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Lawyer laments horrific media coverage

Kim Bolan
Times Colonist (Victoria)

Wednesday, June 05, 2002

VANCOUVER - The ability of accused serial killer Robert (Willy) Pickton to get a fair trial may be prejudiced by sensational media reports related to human remains found on Pickton's Port Coquitlam property, a prominent defence lawyer said Tuesday.

Robert Pickton is charged with seven counts of first-degree murder in connection with Vancouver's missing women case. (CP)

"I am very concerned about media coverage in this case," said Michael Tammen, a lawyer in the Air India case, who said the magnitude of the investigation in the Pickton case parallels that of the Air India case. "It could be gravely prejudicial to this chap's ability to get a fair trial."

Three alleged militant Sikh separatists are accused of conspiring to blow up two Air India planes in June of 1985. Air India Flight 182 exploded off the coast of Ireland on June 23, 1985, killing all 329 aboard. Less than an hour earlier, a bomb exploded in a suitcase destined for another Air India flight at Tokyo's Narita Airport, killing two baggage handlers.

Tammen was commenting on a television news report that gave details of where police allegedly found the remains of at least two of Vancouver's missing women some months ago.

Pickton has been charged with seven counts of first-degree murder in the deaths of Jacquilene McDonell, Brenda Ann Wolfe, Andrea Joesbury, Heather Bottomley, Diane Rock, Sereena Abotsway and Mona Wilson.

While representatives of the joint RCMP-Vancouver police missing women's task force earlier confirmed that human remains had been recovered, they provided no details to the media or the women's families regarding those remains.

"That type of coverage clearly has a grave potential to impact on this man's ability to get a fair trial," said Tammen.

"I believe on this case that the task force and the media liaison people are well aware of that and that is why they are trying to walk the tightrope they are," said Tammen.

He earlier criticized police for not forming a task force sooner to investigate the disappearance of dozens of women from Vancouver's Downtown Eastside.

"I think they have done a reasonably good job of that -- keeping the families informed on the one hand and telling the media what needs to be known while still preserving as best they can the fellow's right to a fair trial."

Tammen said he can only think of two cases -- Pickton and the Air India bombing case -- where police have continued an intense investigation after the first charges were laid.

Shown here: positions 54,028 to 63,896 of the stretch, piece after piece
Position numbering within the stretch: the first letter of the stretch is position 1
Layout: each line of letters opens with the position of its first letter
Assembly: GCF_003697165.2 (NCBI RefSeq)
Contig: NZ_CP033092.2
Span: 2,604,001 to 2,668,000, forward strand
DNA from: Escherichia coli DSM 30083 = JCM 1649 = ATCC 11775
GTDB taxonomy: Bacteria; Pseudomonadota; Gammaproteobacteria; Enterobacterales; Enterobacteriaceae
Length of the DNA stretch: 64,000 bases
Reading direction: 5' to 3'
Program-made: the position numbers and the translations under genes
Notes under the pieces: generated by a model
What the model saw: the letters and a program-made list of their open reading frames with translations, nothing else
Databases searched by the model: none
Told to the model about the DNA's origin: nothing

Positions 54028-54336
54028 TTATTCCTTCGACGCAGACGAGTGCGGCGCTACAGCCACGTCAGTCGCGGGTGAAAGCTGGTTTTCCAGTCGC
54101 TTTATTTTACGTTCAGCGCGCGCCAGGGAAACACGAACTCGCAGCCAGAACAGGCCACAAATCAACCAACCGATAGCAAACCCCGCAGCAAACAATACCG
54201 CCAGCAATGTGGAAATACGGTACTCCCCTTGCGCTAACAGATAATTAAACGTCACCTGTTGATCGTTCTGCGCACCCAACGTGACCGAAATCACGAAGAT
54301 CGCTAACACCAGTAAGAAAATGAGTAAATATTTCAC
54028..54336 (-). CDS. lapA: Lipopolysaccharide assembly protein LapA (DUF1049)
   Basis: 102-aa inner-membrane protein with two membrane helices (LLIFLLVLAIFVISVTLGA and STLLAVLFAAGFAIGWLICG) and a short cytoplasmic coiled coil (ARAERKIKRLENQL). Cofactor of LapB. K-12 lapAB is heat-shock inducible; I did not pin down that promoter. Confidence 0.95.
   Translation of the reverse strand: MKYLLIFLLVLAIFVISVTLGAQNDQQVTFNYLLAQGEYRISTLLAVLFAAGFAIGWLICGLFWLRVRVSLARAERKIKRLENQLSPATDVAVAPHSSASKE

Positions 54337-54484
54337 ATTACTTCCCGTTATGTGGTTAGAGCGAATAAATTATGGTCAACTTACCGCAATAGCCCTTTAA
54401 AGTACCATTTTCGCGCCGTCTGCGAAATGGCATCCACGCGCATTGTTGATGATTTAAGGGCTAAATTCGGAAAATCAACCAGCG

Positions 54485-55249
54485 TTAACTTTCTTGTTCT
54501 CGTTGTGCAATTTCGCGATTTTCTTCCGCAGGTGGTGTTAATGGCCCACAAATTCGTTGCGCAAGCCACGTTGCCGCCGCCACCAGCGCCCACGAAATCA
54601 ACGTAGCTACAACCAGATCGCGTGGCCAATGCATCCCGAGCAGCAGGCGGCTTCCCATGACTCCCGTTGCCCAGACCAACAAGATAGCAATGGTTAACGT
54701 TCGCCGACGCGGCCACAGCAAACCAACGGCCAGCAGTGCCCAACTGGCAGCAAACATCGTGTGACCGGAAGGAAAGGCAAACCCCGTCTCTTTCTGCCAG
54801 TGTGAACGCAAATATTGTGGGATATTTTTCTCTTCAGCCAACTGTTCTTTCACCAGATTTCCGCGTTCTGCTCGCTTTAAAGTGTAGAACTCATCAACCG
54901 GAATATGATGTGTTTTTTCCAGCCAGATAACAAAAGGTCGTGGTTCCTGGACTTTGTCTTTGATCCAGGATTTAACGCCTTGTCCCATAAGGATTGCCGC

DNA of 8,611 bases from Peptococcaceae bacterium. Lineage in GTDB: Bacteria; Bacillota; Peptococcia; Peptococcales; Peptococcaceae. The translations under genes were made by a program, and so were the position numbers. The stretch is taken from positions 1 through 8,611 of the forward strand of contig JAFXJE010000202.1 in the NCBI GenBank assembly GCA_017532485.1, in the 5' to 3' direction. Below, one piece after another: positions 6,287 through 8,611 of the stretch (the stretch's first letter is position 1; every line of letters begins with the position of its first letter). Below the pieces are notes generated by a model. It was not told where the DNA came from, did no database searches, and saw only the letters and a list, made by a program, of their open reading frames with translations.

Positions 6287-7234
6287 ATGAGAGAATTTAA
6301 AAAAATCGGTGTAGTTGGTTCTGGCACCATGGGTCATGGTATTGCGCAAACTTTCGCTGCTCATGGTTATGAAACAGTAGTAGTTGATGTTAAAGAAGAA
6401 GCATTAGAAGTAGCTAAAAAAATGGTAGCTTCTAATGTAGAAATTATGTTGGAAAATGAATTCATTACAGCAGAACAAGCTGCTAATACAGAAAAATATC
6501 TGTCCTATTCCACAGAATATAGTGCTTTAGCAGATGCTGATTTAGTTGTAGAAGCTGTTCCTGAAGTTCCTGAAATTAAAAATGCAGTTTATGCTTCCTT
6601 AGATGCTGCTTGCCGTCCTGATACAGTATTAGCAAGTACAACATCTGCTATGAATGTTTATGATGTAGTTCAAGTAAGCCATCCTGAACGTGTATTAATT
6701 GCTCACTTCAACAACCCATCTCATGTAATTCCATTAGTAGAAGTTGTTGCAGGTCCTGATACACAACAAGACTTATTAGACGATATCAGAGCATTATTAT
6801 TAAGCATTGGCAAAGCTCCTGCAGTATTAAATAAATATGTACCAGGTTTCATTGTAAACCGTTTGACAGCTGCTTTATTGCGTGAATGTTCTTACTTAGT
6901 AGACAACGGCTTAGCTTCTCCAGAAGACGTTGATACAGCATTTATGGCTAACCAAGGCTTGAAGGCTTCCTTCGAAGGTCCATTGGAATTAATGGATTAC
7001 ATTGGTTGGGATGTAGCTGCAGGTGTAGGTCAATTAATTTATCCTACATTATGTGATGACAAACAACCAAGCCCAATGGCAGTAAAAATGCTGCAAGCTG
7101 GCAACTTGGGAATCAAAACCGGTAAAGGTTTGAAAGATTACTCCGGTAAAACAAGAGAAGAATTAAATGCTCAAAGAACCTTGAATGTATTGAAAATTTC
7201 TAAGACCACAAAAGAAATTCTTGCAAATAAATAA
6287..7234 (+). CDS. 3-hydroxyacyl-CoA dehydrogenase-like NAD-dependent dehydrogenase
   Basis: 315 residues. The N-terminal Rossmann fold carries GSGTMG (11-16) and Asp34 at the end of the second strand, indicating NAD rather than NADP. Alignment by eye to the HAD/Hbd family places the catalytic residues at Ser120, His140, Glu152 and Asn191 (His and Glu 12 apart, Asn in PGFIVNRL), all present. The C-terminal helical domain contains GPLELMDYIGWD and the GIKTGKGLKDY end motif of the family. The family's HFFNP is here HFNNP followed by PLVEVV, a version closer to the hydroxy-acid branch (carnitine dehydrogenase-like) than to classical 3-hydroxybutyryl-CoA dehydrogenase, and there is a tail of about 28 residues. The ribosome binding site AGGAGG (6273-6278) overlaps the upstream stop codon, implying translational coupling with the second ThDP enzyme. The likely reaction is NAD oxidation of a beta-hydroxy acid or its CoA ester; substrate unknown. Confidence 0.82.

Tammen is a defence lawyer for Ajaib Singh Bagri, one of three men charged in the Air India case.

"We know there must be all kinds of leaks," he said of the missing women case.

"People talk. People talk to their friends, spouses, significant others, colleagues, co-workers and so on and word gets out about various things."

Families of the missing women were making frantic calls to the missing women's task force to try to get more information about the television report.

But task force representatives said they could neither confirm nor deny the reports because Pickton is before the courts.

"We're not making any confirmation and we're not making any denial based on the fact that not only do we have an ongoing investigation but we've also got an accused before the courts, so we're not going to make any comment whatsoever," RCMP Const. Catherine Galliford said.

Sandra Gagnon, whose sister Janet Henry has been missing for five years this month, said she was greatly disturbed by the media reports and immediately called police.

"I asked them today and they said, 'I'm sorry but we can't release any information,' " Gagnon said.

"I worry about my niece if she hears this information because it is so gruesome."

Gagnon said police did come to see her Tuesday to get blood samples from both herself and a sister. They also indicated they wanted blood from Henry's daughter, even though all the relatives provided saliva samples for DNA some months ago.

Gagnon said police did not explain why they wanted new samples.

"I thought to myself, "Are they closer to finding my sister or have they found something?' but they didn't say," Gagnon said.

Meanwhile, the Ottawa-based Commission for Public Complaints Against the RCMP is monitoring developments in the Pickton case in B.C., official Patrick Beaudry said Tuesday.

The commission requested a copy of a recent lawsuit filed against Pickton, Vancouver police and the RCMP by Karin Joesbury, whose daughter Andrea is one of Pickton's alleged murder victims.

But Beaudry said just because he requested information from the Supreme Court registry in Victoria on the lawsuit does not mean there is any kind of investigation underway by his body.

"Don't read anything into this," Beaudry said.

"It is just to follow what's in the newspaper."

 Copyright 2002 Times Colonist (Victoria)

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